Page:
Creative Economy in Illinois and COVID-19 Impact

The Creative Economy is Big Business in Illinois

$30 Billion approx.

generated annually in Illinois by the creative economy, accounting for a larger part of the annual GSP than construction or agriculture.1


creative workers in Illinois.1


creative businesses in Illinois.2

$480 million approx.

in revenue generated to local and state government from spending by Illinois nonprofit arts and cultural organizations and their audiences.3

COVID-19 is Devastating Illinois’s Creative Economy

$5.3 billion cumulative losses for Illinois creative industries through July 2020 (est.), making Illinois one of the states with the highest  loss of creative industry revenue in the nation.4

96% of Illinois arts and culture organizations report having had to cancel events, leading to an average loss of 1000 attendees per organization.7

$363,550 average financial loss per arts and culture organization in Illinois.5

68% Illinois creative organizations  expect to be severely impacted by COVID-19.7

104,618 Unemployed creative industry workers in Illinois as a result of COVID-19, making Illinois one of the states with the  highest  loss of creative industry workers in the nation.4

63% of Illinois’s creative organizations reported having laid off or furloughed creative workers and staff.7

371% annual increase

In unemployment insurance (UI) claims in Arts, Entertainment, Sport & Media occupations in Illinois  since December 2019. This is far higher than the annual increase in UI claims across all industries and occupations in Illinois (238%).6

8.5% Decrease

in shares of giving for arts and culture in 2020, the largest such decline in the last decade. 2020 saw record levels of giving; however, in areas like education, human services, and the environment (Giving USA)

66% of unemployed artists that self reported are Black, Indigenous, and People of Color (BIPOC) versus 52% of white artists.8

20% more revenue loss among smaller BIPOC arts and culture organizations compared to their predominantly white counterparts.5

The Creative Sector Makes Communities Stronger

90% of Americans believe that arts and cultural facilities are important for their community’s quality of life.9

72% of Americans believe the arts unify our communities, regardless of age, race, or ethnicity.9

$35.08 is the amount each Illinois nonprofit arts and cultural event attendee spends beyond the ticket cost on meals, retail, parking, lodging, local transportation, childcare, and souvenirs. These dollars provide vital income to local merchants, energize the downtown, and pay salaries and wages in non-arts sectors. This is more than $2 billion in ancillary spending in Illinois directly because of cultural events and almost $480 million revenue generated to local and state government.3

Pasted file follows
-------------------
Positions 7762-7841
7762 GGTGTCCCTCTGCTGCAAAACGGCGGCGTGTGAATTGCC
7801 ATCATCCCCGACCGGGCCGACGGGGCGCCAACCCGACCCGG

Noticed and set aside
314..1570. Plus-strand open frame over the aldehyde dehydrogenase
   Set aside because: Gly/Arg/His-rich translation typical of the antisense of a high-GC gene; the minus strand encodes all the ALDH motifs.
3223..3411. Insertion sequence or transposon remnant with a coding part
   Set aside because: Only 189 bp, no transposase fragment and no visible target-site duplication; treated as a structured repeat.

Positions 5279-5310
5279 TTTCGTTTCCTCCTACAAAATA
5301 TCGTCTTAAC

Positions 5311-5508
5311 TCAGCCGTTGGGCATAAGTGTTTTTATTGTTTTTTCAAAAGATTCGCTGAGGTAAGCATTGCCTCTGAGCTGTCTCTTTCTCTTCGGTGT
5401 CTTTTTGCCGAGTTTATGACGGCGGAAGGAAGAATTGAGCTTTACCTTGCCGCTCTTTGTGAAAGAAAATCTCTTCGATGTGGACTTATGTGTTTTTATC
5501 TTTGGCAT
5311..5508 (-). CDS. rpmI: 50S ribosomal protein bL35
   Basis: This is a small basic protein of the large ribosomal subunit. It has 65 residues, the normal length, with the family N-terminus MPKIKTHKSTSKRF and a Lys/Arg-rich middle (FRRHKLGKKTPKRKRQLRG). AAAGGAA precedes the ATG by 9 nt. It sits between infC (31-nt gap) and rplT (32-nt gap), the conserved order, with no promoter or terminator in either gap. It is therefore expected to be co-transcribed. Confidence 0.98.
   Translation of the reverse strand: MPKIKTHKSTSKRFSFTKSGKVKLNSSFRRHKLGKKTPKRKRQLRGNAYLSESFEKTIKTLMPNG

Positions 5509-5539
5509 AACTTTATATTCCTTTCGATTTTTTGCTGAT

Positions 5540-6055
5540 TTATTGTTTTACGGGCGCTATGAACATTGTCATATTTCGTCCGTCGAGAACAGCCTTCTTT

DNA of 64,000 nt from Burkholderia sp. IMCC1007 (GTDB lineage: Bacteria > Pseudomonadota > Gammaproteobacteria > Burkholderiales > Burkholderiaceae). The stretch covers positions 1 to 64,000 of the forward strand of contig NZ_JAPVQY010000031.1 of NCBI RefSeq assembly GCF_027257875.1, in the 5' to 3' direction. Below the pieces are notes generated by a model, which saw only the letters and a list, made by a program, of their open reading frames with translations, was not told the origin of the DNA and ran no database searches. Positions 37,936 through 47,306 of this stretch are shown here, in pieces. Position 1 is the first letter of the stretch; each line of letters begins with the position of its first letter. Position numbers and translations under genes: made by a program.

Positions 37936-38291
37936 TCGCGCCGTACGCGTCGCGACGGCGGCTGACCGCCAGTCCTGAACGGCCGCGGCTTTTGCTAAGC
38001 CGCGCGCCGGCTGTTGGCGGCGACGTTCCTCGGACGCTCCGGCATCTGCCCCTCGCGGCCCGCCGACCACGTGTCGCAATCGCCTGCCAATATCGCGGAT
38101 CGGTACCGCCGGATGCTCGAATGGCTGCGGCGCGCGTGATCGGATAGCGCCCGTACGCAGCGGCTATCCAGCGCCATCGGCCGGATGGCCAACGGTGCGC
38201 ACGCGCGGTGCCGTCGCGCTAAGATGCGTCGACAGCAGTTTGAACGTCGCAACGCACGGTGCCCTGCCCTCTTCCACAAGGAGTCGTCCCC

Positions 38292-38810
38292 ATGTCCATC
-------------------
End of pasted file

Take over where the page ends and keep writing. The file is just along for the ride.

Creative Workers Stand Ready to Aid Recovery

76% of artists have used their art to raise moral and create community cohesion during the pandemic.10

83% of creative workers are ready to put their creative practice to use as part of national recovery.10

89% of Illinois arts nonprofits have been delivering artistic content to raise community spirits during social distancing/quarantine.7

The Creative Engine Can Power America’s Recovery!

1. Information from the Arts and Cultural Production Satellite Account
(ACPSA). Retrieved from
2. Americans for the Arts (AFTA), The Creative Industries in Illinois, 2017.
3. Americans for the Arts, Arts & Economic Prosperity 5: The Economic
Impact of Nonprofit Arts and Cultural Organizations and Their Audiences in
the State of Illinois, 2017.
4. Richard Florida and Michael Seman, Lost Art: Measuring COVID-19’s
Devastating Impact on America’s Creative Economy, Metropolitan Policy
Program, Brookings, August 2020, p.12.
5. Arts Alliance Illinois, “Arts Alliance COVID Impact Survey Data,” accessed
February 1.
6. Data source: Illinois Department of Employment Security. Analysis: Arts
Alliance Illinois.
7. Americans for the Arts, “The Economic Impact of Coronavirus on the Arts and
Culture Sector,” accessed on February 10, 2021.
8. Isaac Fitzsimons, Americans for the Arts, email to Aisha Motlani, Arts Alliance, January 29, 2021.
9. Americans for the Arts, Americans Speak Out About The Arts in 2018: An In-
Depth Look at Perceptions and Attitudes About the Arts in America, September 2018.
10. Americans for the Arts, “The COVID-19 Impact Survey for Artists and CreativeWorkers,” accessed on February 15, 2021.